Saturday, December 08, 2007

St Cuthbert of Lindisfarne

Ernest-Ange Duez 1843-1896
Saint Cuthbert 1879
Oil on Canvas
334, x 676 cm
Musée d'Orsay, Paris
[Central panel in a triptych]

St Cuthbert is being fed by an eagle.

St Cuthbert of Lindisfarne (c. 634–20 March 687) was an Anglo-Saxon monk and bishop in the Kingdom of Northumbria.He became one of the most important medieval saints of England, with widespread recognition in the places he had been in Scotland.

In 676 he adopted the solitary life and retired to a cave. After a time he settled on one of the Farne Islands, south of Lindisfarne, and gave himself more and more to austerities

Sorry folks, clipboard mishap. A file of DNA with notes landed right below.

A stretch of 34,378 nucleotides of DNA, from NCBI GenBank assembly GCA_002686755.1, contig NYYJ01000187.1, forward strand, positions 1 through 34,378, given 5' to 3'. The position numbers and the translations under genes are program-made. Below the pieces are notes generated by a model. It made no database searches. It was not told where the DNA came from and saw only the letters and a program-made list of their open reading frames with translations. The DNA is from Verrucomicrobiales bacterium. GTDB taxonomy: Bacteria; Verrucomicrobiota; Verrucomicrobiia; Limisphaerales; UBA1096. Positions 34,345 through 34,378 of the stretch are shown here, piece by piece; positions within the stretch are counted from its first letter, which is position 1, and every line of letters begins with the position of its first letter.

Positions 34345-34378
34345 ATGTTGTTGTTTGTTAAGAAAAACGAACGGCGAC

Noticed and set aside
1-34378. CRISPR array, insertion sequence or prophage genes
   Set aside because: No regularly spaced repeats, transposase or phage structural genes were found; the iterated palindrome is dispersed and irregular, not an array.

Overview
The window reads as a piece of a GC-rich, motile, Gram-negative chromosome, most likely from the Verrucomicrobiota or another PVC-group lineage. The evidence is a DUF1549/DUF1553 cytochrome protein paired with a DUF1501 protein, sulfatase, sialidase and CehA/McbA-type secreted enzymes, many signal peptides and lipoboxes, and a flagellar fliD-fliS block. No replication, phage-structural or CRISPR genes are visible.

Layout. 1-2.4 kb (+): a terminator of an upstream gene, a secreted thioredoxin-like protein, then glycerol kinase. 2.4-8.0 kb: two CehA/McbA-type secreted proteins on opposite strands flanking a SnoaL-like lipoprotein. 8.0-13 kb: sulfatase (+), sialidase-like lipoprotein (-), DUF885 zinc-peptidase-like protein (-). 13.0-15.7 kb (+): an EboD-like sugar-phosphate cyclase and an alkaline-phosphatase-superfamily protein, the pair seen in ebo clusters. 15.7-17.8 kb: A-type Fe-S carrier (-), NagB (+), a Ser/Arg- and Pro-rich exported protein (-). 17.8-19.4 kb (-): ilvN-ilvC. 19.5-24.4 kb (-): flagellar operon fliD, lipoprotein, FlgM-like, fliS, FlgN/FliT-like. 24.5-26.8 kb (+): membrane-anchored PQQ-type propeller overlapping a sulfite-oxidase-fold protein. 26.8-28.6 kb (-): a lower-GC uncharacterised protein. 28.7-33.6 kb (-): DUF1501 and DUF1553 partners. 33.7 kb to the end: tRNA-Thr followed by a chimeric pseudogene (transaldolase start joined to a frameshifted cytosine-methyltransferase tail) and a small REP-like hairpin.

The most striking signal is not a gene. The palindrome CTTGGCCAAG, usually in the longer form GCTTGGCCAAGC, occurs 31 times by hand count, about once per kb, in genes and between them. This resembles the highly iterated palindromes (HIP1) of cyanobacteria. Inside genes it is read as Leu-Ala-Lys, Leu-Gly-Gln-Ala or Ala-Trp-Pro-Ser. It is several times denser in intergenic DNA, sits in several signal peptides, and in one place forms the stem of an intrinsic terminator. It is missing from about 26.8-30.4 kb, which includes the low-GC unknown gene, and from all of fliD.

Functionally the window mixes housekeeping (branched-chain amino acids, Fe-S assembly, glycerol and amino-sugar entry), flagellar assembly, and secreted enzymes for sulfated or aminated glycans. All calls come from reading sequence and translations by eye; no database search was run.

While on the Farne Islands, he instituted special laws to protect the Eider ducks and other seabirds nesting on the islands

In 684, Cuthbert was elected bishop of Lindisfarne, at a synod at Twyford but was reluctant to leave his retirement and take up his charge. After Christmas, 686, however, he returned to his cell on Inner Farne Island (two miles from Bamburgh, Northumberland), which was where he eventually died.

He was buried at Lindisfarne but eventually the body was transferred to Durham.

Duez was a friend of John Sargent who painted his portrait (now in New Jersey).

Duez was most famous for his landscapes and would never stop painting those, however, he would also have periods where he would concentrated on portraiture or on genre paintings.

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